Add like
Add dislike
Add to saved papers

Infant apnea detection after herniorrhaphy.

STUDY OBJECTIVE: To elucidate risk factors for apnea in preterm infants discharged from the hospital and in full-term healthy infants. To determine the efficacy of real-time cardiopulmonary monitoring versus computerized storage and retrieval for infants at risk.

STUDY DESIGN: Prospective study.

SETTING: Operating rooms and pediatric patient care units of university medical center.

PATIENTS: 27 preterm infants and 20 full-term infants no more than 60 weeks' post-conceptional age, who were admitted for elective herniorrhaphy.

INTERVENTIONS: Infants were monitored before and after herniorrhaphy with general anesthesia using an infant apnea impedance monitor, pulse oximetry, and nursing observation.

MEASUREMENTS AND MAIN RESULTS: Demographic information and medical history were correlated with postoperative apnea. The sensitivity and specificity of nursing observation and oximetry were compared with computerized apnea monitors. Five patients (11%, four preterm, one full-term) were apneic postoperatively as recorded by computerized pneumocardiography. Previous apnea history, gestational age at birth, and postconceptional age at operation positively correlated with postoperative apnea. Nursing observation failed to detect 4 of 5 patients with documented apnea (sensitivity 20%, positive predictive value 50%). Pulse oximetry failed to detect 3 of 5 patients with apnea (sensitivity 40%, positive predictive value 66%).

CONCLUSIONS: Although it is easier to predict postoperative respiratory dysfunction in previously sick or very young infants, absolute predictability for all neonates remains elusive. Clinical monitors with both storage and retrieval capabilities and real-time monitoring increase our ability to detect significant events in children at risk for apnea after herniorrhaphy.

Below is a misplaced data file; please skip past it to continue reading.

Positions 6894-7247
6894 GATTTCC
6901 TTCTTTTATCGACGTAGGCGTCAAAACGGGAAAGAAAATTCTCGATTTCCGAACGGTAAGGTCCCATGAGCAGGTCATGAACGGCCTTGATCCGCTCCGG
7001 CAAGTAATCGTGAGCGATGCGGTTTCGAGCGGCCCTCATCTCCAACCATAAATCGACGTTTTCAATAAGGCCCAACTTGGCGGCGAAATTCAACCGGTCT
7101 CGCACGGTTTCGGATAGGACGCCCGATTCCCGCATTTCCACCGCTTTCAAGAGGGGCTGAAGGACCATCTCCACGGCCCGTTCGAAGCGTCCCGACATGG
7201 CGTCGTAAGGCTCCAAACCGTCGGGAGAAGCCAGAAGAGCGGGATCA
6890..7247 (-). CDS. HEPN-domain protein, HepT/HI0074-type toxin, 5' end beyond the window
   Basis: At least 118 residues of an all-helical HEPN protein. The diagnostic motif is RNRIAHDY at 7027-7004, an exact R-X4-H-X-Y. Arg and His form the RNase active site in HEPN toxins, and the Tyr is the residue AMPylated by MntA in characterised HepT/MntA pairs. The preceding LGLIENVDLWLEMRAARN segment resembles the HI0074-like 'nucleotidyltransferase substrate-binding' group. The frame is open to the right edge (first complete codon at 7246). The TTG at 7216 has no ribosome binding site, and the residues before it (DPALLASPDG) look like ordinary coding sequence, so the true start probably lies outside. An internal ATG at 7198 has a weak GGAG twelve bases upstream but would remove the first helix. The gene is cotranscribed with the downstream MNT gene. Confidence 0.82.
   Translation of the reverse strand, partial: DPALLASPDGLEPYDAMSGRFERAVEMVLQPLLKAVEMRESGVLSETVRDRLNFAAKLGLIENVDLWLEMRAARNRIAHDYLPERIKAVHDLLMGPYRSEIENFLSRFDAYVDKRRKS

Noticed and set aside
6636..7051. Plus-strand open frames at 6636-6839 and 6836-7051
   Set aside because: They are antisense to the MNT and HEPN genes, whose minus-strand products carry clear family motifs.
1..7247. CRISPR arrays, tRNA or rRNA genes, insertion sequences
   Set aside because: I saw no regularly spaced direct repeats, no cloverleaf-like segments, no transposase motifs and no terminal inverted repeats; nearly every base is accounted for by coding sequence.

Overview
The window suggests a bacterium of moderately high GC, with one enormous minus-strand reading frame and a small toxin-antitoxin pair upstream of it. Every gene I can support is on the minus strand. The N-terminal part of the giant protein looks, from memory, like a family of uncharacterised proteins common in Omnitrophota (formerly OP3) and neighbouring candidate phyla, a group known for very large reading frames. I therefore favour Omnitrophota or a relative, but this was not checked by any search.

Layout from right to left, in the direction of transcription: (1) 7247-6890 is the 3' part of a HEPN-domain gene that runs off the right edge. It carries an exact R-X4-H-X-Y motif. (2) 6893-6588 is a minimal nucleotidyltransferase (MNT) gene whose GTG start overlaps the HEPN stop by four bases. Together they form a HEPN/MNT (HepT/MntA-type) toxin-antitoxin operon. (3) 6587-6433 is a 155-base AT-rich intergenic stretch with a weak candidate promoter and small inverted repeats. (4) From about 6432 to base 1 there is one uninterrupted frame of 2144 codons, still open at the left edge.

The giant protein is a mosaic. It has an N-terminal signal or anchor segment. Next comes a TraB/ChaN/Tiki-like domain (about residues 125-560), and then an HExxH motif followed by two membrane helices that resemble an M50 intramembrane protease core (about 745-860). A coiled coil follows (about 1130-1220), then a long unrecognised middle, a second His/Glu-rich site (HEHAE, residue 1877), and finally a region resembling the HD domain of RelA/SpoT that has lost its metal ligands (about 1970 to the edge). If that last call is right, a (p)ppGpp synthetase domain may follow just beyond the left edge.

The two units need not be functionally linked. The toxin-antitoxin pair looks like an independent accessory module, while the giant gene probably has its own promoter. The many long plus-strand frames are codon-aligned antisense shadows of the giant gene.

Full text links

For the best experience, use the Read mobile app

Group 7SearchHeart failure treatmentPapersTopicsCollectionsEffects of Sodium-Glucose Cotransporter 2 Inhibitors for the Treatment of Patients With Heart Failure Importance: Only 1 class of glucose-lowering agents-sodium-glucose cotransporter 2 (SGLT2) inhibitors-has been reported to decrease the risk of cardiovascular events primarily by reducingSeptember 1, 2017: JAMA CardiologyAssociations of albuminuria in patients with chronic heart failure: findings in the ALiskiren Observation of heart Failure Treatment study.CONCLUSIONS: Increased UACR is common in patients with heart failure, including non-diabetics. Urinary albumin creatininineJul, 2011: European Journal of Heart FailureRandomized Controlled TrialEffects of Liraglutide on Clinical Stability Among Patients With Advanced Heart Failure and Reduced Ejection Fraction: A Randomized Clinical Trial.Review

Get seemless 1-tap access through your institution/university

For the best experience, use the Read mobile app

Read by QxMD is copyright © 2021 QxMD Software Inc. All rights reserved. By using this service, you agree to our terms of use and privacy policy.

You can now claim free CME credits for this literature searchClaim now

Get seemless 1-tap access through your institution/university

For the best experience, use the Read mobile app